You can sense that something very intense is underway when the opening dialogue of a movie trailer is a breaking news highlighting, “sab phone udh kar huye gaayab (all phones flew away and disappeared)“. In the very next scene, this collective flight of all the phones is driving the public crazy and chaos prevails over everything else and this is definitely something that will make you grab popcorn.
From its trailer of 2.0, the sequel to Tamil superstar Rajinikanth-starrer Robot, seems to be the perfect blend of science fiction and bizarre storytelling. From the thalaiva‘s spunky dialogues, to action scenes involving Akshay Kumar who plays a villain seemingly inspired by Marvel and DC Comics characters Vulture and Hawkman – or the lead from Hollywood flick Birdman – and other scenes which look straight out of Michael Bay’s Transformers franchise, 2.0 does not seem to be designed for anything more than crazy entertainment. But not according to the national body which represents mobile service providers.
COAI wants the certification of 2.0 repealed. Rajan Mathews, the Director General of COAI has urged the Central Board of Film Certification (CBFC) “to revoke the certification already granted including for the teaser, trailer and other promotional video and Tamil language of the film with immediate effect“. He added that the body has also sought a ban on the “exhibition of the movie“.
The reason behind this move is COAI’s claims that 2.0 exaggerates the impact of mobile towers and mobile phones on the environment, especially birds. The body alleges that 2.0 misinforms viewers about microwaves from mobile phone towers, defames telcos, makes “anti-scientific” claims, which in turn could lead to public disbelief and outrage.
The concept of the movie, in which Kumar avenges the impact of radiation from mobile phone towers on avian life, can be loosely linked to the migration of the House Sparrow from metro cities due to several reasons. Broadly, these include extensive urbanization, loss of natural habitat, and supposedly radiation from mobile phone towers.
While there are no conclusive studies that establish a direct link between the departure of sparrows from the national capital and a high density of electromagnetic ways emanating from mobile towers, certain researchers have refuted the claim, elaborating the non-ionizing nature of radio waves. While radio waves can lead to heating of the birds’ bodies as well as their eggs, they do not actually harm them.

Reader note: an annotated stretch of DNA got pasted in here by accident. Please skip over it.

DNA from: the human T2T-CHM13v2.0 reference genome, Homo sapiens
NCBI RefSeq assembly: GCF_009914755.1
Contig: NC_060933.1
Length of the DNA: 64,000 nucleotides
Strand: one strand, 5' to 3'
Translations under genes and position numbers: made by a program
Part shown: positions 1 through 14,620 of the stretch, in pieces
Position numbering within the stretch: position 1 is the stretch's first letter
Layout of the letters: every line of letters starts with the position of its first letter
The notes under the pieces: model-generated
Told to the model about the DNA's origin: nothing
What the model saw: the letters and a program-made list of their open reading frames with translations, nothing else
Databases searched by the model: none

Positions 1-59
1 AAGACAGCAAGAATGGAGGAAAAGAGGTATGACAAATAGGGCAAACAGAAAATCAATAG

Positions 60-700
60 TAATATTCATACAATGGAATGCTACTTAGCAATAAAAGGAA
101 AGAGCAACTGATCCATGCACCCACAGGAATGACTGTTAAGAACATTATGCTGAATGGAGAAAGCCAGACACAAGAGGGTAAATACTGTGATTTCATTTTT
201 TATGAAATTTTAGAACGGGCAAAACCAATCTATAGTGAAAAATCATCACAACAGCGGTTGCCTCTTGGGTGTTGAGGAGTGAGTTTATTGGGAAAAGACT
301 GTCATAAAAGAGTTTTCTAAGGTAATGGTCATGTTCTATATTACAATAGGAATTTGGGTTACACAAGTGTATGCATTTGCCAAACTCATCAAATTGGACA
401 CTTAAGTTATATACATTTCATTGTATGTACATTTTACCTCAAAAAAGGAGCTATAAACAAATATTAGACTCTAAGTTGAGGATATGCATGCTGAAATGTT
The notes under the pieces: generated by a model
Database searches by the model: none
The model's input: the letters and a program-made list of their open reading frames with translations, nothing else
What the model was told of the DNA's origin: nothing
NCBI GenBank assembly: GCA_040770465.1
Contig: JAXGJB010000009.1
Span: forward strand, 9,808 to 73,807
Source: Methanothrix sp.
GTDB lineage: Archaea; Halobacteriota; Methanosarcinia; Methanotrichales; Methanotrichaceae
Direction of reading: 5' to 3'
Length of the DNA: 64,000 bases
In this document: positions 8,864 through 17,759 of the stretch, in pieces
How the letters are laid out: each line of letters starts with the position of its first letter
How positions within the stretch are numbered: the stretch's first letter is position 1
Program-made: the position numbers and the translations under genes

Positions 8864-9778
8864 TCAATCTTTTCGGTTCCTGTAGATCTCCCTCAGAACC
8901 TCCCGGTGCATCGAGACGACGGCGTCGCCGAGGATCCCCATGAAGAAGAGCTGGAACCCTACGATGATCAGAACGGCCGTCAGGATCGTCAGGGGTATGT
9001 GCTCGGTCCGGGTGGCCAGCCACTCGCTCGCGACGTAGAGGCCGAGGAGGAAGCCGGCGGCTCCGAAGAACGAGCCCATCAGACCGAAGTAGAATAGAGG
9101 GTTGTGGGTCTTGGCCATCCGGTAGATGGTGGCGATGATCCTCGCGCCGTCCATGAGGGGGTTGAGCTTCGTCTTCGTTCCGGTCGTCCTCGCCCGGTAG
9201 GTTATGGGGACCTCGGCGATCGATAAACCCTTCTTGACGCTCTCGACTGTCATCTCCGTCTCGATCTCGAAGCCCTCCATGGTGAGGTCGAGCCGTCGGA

While the COAI appears to be standing up for the truth correctly, it is surprising that the movie has many more unscientific elements and depictions that defy laws of physics and surpass logic which are not addressed – the first one being a conscious robot driven by principles and ethics instead of its algorithmic coding. Some other unrealistic scenes instances include the female lead Amy Jackson putting together version 2.0 of Chitti, the good robot, on a dentist’s chair, with welding glasses on. Or you could point to the army of bad robots, taking shape from millions of cell phones, and spontaneously running without having any actual feet.
Despite these leaps in logic, I feel calling for a ban is unnecessary. The situation can simply be dealt with a strong statutory warning about the movie being a pure work of fiction – science fiction at that – with no resemblance to any real event, and then let the public decide.
Despite this, box office watchers say that the movie will be a huge success, especially because it has not just one but two megastars – Rajinikanth (in a double role) and Kumar. The producers have already raked partnership deals worth Rs 370 crore even before the release.
Meanwhile, you can watch the crazy trailer here and decide what you think about the movie: